This is the editorial, written by Ian Rathbone, in the issue of Guild Gazette which appeared today, the second day of the Senate House occupation, though it had been written several days earlier (the last paragraph, though, looks like a stop-press addition):
The collapse of’ Guild Government and the extnction of the system which has been ailing for some years has apparently been resolved by the university authorities stepping in. Not only stepping however, but stamping as well, on the wishes of students and their attempts to deal with a situation which concerns mem, and them alone.
The facts are quite disconcerting – a Committee of Six responsible people, elected by a general meeting of 1,500 students and then ratified by a second meeting of 900 students, has been totally ignored by the university who have simply said “well, you nave been naughty boys, you’ve had your fun, now get back to what you were doing before”. We are being forced to elect an Executive to continue to prop up a structure which has shown itself incapable of functioning efficiently as a means of students running their own affairs or even representing their opinion. Even those in prominent positions last year recognised this and tried to institute an alternative, viable structure but Guild Council obstinately refused to see reason.
There are other issues which have been obscured by the resignation of the previous Executive, which not only precipitated their downfall but have also been ignored by the University. The invitation of Lord Salisbury to Guild Ball by that Executive caused not only that Executive’s resignation but a sit-in in protest, a petition of 1,000 signatories and a picket of Senate House, yet the University has failed to make any public comment on the position of Lord Salisbury until more direct action has been threatened.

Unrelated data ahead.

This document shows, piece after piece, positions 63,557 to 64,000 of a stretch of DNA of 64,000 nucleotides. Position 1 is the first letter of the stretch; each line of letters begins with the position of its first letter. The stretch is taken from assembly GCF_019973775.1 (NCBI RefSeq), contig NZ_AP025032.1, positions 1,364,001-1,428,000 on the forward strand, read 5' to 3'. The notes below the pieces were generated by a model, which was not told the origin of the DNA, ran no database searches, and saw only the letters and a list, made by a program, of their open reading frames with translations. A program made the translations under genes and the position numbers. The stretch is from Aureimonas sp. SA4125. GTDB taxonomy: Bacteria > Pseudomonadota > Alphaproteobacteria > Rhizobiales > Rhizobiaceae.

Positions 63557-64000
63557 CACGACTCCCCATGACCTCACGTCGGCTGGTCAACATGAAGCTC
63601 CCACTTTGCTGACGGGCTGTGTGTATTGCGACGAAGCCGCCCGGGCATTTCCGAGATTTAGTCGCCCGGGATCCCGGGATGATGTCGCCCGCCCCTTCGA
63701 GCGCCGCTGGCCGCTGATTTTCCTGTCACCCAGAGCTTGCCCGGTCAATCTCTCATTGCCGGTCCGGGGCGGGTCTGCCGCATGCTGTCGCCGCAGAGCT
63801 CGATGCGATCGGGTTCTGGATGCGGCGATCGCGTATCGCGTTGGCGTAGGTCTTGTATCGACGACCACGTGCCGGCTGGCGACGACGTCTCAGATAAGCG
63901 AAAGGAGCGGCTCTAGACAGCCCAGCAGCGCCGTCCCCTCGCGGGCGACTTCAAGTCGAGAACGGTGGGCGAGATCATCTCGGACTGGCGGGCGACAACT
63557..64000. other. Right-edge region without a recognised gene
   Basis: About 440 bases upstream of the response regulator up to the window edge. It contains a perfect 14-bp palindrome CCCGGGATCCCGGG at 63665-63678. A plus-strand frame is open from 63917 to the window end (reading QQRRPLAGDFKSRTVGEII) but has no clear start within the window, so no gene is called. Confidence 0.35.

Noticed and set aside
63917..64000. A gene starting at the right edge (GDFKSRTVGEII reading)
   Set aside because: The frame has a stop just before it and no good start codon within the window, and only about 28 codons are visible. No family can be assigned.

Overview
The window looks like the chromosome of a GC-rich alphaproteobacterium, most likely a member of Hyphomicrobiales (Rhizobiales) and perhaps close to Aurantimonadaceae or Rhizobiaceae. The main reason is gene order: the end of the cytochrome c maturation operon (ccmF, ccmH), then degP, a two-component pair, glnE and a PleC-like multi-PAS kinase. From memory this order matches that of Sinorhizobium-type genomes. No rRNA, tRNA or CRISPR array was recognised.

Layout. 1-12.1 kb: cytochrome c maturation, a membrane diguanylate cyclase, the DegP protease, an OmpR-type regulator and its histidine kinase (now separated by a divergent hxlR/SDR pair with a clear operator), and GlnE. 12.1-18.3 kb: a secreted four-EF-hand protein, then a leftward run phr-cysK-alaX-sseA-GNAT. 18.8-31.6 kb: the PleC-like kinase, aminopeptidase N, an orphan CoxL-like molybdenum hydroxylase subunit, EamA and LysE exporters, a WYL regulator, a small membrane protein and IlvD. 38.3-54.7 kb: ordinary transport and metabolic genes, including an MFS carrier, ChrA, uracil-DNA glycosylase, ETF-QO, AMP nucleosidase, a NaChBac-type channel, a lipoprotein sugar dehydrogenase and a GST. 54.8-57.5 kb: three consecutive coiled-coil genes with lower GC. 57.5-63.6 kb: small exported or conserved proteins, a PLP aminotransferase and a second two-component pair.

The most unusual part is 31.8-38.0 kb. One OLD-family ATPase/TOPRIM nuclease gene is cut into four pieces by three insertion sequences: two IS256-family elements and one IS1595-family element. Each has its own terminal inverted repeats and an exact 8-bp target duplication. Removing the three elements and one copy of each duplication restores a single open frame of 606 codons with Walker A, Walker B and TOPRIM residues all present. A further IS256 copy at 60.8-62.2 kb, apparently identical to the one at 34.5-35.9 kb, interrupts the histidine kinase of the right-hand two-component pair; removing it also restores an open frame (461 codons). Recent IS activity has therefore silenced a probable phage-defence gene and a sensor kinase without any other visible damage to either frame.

In connection with the issue of racialism, we are still left in the dark as to what investments this University and Union hold in South Africa and Rhodesia, thus maintaining these apartheid regimes. The University has ridden rough shod over student demands to be informed of the situation, and it is hoped that the Vice Chancellor will give satisfactory answers to these issues and prevent direct action on the part of students which which only further serve to show the chasm between the students and the administration (this is written before Monday).
There are genuine worries amongst students over the question of secret files being kept by Universities on students’ political and religious activities. There is the moral aspect of whether there should be files, bringing the ‘Big Brother’ of Orwell’s 1984 considerably closer, but also the nastier aspect of whether this information is being given to ‘Big Business’. Connected with this is the whole question of the extent of the influence of Big Business in the University, the evidence of which seems considerable.
Of course, the national politicians have been making much ‘fodder’ of these issues recently, particularly the last two, and cashing in on the general dislike of students to create for themselves an audience. Vice Chancellors have been accused of ‘cringing before student anarchy’ and law and order, an old meaningless vote catcher, invoked to beat both students and University authorities. Yet the authorities have far from allowed students to get their own way and the last thing any of us want is anarchy.
A plain and simple answer to the issues outlined is required and it is to be hoped that this is what will be given. This is democracy, not dictatorship. We have a right to know what is happening in this University and in the end, a right to play an essential role in its government as a participant.
The Vice Chancellor has failed to satisfy student demands on all counts and must now accept the occupation as a failure to communicate with his students. For the first time in years students at this University have shaken out of their apathy and stood up for what they believe is right.